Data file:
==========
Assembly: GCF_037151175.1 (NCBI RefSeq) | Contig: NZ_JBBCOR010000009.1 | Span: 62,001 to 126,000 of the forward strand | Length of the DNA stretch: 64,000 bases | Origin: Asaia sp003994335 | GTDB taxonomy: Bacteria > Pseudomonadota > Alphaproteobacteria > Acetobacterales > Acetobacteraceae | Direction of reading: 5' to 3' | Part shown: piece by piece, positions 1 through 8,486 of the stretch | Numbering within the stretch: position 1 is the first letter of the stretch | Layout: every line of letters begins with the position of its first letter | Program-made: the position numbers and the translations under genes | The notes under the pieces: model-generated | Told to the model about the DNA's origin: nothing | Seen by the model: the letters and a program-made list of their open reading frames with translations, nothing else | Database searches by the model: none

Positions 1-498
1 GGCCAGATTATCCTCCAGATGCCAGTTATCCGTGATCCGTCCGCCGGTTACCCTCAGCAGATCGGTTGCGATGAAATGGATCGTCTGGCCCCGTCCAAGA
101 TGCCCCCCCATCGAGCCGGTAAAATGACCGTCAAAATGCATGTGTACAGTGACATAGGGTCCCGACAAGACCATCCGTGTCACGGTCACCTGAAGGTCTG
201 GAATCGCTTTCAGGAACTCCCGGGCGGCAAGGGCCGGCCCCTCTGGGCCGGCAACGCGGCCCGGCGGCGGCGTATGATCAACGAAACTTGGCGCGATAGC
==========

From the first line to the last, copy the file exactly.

Assembly: GCF_037151175.1 (NCBI RefSeq) | Contig: NZ_JBBCOR010000009.1 | Span: 62,001 to 126,000 of the forward strand | Length of the DNA stretch: 64,000 bases | Origin: Asaia sp003994335 | GTDB taxonomy: Bacteria > Pseudomonadota > Alphaproteobacteria > Acetobacterales > Acetobacteraceae | Direction of reading: 5' to 3' | Part shown: piece by piece, positions 1 through 8,486 of the stretch | Numbering within the stretch: position 1 is the first letter of the stretch | Layout: every line of letters begins with the position of its first letter | Program-made: the position numbers and the translations under genes | The notes under the pieces: model-generated | Told to the model about the DNA's origin: nothing | Seen by the model: the letters and a program-made list of their open reading frames with translations, nothing else | Database searches by the model: none

Positions 1-498
1 GGCCAGATTATCCTCCAGATGCCAGTTATCCGTGATCCGTCCGCCGGTTACCCTCAGCAGATCGGTTGCGATGAAATGGATCGTCTGGCCCCGTCCAAGA
101 TGCCCCCCCATCGAGCCGGTAAAATGACCGTCAAAATGCATGTGTACAGTGACATAGGGTCCCGACAAGACCATCCGTGTCACGGTCACCTGAAGGTCTG
201 GAATCGCTTTCAGGAACTCCCGGGCGGCAAGGGCCGGCCCCTCTGGGCCGGCAACGCGGCCCGGCGGCGGCGTATGATCAACGAAACTTGGCGCGATAGC